The chairman of Strong Financial Corp. is under scrutiny as part of an investigation into improper trading at the company, according to a source familiar with the matter.
New York Attorney General Eliot Spitzer is investigating whether Richard S. Strong, who also founded the company, made improper trades that benefited himself and his friends and family, said the source who spoke Wednesday on condition of anonymity.
The source said Spitzer is considering charges against Strong and his company, and the investigation is continuing.
Spitzer declined to comment, as did the Securities and Exchange Commission, which is also looking into mutual fund trading as part of a widening probe that has so far resulted in dozens of fund companies being subpoenaed and two guilty pleas from individuals involved in trading.
Strong Financial issued a brief statement Wednesday saying it was cooperating with regulators and conducting an internal review, but a spokeswoman had no further comment on Richard Strong’s involvement.
The source said investigators are focusing on so-called market-timing transactions, in which short-term, in-and-out trades are used to capitalize on market-moving news. The process is not illegal, but many fund companies — including Strong — have policies against it because it increases costs and hurts long-term shareholders. Regulators have indicated that it is fraudulent for a fund to allow selective market-timing without disclosing that to shareholders.
Investigators had previously indicated they were looking at the Menomonee Falls, Wis.-based company.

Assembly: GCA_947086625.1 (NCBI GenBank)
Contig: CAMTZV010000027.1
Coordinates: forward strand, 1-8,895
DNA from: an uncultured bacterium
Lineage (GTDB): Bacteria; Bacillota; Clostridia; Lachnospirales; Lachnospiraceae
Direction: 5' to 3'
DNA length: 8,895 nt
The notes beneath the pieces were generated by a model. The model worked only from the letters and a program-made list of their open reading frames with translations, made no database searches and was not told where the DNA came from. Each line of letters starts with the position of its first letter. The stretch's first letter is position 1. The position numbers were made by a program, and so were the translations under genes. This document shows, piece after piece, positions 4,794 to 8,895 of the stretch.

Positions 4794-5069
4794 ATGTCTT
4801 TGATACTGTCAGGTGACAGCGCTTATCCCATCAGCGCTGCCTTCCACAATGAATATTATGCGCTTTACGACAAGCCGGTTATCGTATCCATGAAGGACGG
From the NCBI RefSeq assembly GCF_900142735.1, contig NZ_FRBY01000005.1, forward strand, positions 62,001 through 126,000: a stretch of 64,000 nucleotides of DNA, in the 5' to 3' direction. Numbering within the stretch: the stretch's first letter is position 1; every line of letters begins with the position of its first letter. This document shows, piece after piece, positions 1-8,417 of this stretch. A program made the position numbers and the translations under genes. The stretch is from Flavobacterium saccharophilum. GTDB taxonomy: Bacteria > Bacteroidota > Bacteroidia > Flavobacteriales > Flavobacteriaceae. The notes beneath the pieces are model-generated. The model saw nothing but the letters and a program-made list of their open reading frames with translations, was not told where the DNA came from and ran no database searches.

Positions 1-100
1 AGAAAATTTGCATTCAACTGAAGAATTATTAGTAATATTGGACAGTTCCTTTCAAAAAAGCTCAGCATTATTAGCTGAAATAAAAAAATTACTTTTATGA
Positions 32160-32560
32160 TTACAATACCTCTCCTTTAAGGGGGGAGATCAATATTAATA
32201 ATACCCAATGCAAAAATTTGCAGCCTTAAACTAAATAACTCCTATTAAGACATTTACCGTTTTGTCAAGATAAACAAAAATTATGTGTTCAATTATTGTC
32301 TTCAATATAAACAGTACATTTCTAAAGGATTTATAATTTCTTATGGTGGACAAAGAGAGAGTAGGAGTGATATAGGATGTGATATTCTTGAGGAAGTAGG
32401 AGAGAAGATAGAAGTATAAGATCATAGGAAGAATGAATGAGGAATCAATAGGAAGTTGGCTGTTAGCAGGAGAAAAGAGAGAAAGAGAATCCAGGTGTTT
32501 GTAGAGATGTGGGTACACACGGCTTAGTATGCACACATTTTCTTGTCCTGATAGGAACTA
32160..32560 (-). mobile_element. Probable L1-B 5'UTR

Earlier this year, Spitzer subpoenaed Strong’s records and referenced the company in a complaint filed against hedge fund operator Canary Capital for illegal fund trading. Canary paid $40 million to settle the charges.
According to the Canary complaint, Strong agreed to allow Canary to market-time five of its funds in exchange for Canary opening an $18 million brokerage account.
At least one of the Strong funds offered to Canary had a prospectus implying market timing was forbidden, the complaint contends.
Although Spitzer’s office would not comment on Strong, the attorney general has accused a former broker at Bank of America, one of the other companies mentioned in the Canary complaint, of fraud.
Additionally, a former hedge fund trader at Millennium Partners and a former Fred Alger & Co. executive have pleaded guilty to fund-related wrongdoing as part of the expanded investigations.
So far no criminal charges have been filed against companies. On Tuesday, the SEC and the state of Massachusetts took civil action against Boston-based Putnam Investments, accusing the company of defrauding the public by allowing market-timing trading in some of its funds.
Two former Putnam managers were also named for allegedly market-timing their own funds with money from their own personal accounts. Putnam has denied any wrongdoing.
Privately held Strong Financial manages roughly $42.7 billion in assets. Strong’s biggest fund, the Strong Opportunity Fund, has $2.9 billion in assets.
Also Wednesday, there were new indications the investigation into mutual fund trading was expanding further.
The brokerage industry’s self-policing organization is investigating more than 30 firms in connection with mutual fund trading abuses, a source familiar with the situation said.
The National Association of Securities Dealers is examining the firms as part of the industrywide review of trading practices, and the 30 or so firms targeted may only be the first wave for the NASD, the source said on condition of anonymity, confirming a Washington Post report.